Sam Smith has asked to be referred to as ‘they’ not ‘he’, six months after confirming a non-binary identity, according to reports.
Smith has spoken previously of ‘the war’ experienced in finding their identity.
The singer is said to have asked family and friends to make the change, as they thanked Hits Radio presenter James Barr on Twitter for referring to the star as ‘they’, as per The Sun.
A source told the publication:
This is a decision Sam has thought long and hard about, including doing a lot of reading on up it.
He knows that it will take some people longer than others to fully get it.
First the request is going out to mates and then it will be passed on to the music industry too. It’s an exciting and groundbreaking time for him.
It comes after James tweeted on Monday:
just interviewed @samsmith and they sounded so happy and free and more themselves than ever. it’s made me feel like the world is a good place again.
You’re one of the first people to use these pronouns with me. Thank you. That feels really beautiful
— Sam Smith (@samsmith) September 10, 2019
Sam responded to the presenter:
You’re one of the first people to use these pronouns with me. Thank you. That feels really beautiful.
Back in March, Sam came out as identifying as non-binary, explaining how they fluctuate between identifying with the male and female gender.
A person who identifies as non-binary doesn’t define themselves as either male or female and often prefers they/them pronouns.
In a candid interview with British GQ, Sam recently detailed their experience with sexuality, explaining how ‘not fitting in’ can make them feel ‘really depressed and sad.’
The singer also recalled ‘violent and scary’ experiences within the gay community shortly after moving to London, admitting they were forced to have therapy to come to terms with the ‘traumatic’ encounters.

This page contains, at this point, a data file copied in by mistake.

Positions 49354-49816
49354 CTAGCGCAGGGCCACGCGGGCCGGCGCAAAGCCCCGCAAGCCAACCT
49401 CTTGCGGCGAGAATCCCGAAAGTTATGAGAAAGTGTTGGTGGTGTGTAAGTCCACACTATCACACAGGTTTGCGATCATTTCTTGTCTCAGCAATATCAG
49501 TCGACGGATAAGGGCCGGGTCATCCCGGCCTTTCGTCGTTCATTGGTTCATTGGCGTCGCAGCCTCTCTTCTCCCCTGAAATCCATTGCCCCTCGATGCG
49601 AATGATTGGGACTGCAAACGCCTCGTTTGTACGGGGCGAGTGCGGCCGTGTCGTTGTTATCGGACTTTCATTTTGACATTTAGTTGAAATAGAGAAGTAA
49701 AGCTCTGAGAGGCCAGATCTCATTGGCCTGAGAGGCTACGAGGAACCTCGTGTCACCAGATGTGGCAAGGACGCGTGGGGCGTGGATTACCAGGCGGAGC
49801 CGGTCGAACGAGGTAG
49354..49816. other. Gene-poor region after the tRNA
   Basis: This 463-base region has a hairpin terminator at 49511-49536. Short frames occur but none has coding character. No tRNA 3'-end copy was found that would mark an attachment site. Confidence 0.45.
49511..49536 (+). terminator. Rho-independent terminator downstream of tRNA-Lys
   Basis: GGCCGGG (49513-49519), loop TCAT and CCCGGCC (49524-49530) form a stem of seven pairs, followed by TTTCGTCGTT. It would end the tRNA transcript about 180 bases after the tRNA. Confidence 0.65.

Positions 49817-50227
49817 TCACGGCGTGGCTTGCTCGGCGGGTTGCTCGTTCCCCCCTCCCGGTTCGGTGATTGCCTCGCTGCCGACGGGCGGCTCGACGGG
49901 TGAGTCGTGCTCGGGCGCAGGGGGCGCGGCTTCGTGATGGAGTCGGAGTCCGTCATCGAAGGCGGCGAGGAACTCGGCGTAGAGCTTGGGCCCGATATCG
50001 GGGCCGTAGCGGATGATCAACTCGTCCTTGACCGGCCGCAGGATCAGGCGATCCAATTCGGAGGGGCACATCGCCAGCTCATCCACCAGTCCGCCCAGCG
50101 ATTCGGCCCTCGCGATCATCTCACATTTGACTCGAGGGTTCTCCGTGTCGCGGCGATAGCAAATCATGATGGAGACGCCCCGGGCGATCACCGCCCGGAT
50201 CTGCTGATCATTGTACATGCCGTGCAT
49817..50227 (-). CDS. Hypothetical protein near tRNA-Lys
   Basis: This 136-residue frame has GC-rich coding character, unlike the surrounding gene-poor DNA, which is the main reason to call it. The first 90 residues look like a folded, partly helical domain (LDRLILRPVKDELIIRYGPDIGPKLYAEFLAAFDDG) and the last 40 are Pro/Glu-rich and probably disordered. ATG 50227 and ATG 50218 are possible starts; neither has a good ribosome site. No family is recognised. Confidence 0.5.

Explaining the decision to publicly come out as non-binary, Sam said:
Ever since I was a little boy, ever since I was a little human, I didn’t feel comfortable being a man really. I never really did.
Some days I’ve got my manly side and some days I’ve got my womanly side, but it’s when I’m in the middle of that switch that I get really, really depressed and sad. Because I don’t know who I am or where I am or what I’m doing, and I feel very misunderstood by myself. I realised that’s because I don’t fit into either.
I was with my mum last night and she said something so beautiful: ‘I’m so relieved that you and me and your whole family have a way to explain this, because it’s also been eating me up your whole life.’
Because my mum could see it and that it was a torture going on in my mind.
While the concept of not identifying to one singular gender is fairly new to the public sphere, and therefore can take a little bit of time to understand, it’s important to note that how other people identify doesn’t affect me or you. Something as simple as pronouns may mean nothing to cisgender people, but could be lifechanging to those who identify as non-binary.
If you’ve been affected by any of these issues, and want to speak to someone in confidence contact Mindline Trans+ on 0300 330 5468. The line is open Mondays and Fridays, 8 pm to midnight and is run by trans volunteers.
Emma Rosemurgey is an NCTJ trained Journalist at UNILAD. She graduated from the University of Central Lancashire in Preston and started her career in regional newspapers before joining the LADbible Group team in 2017.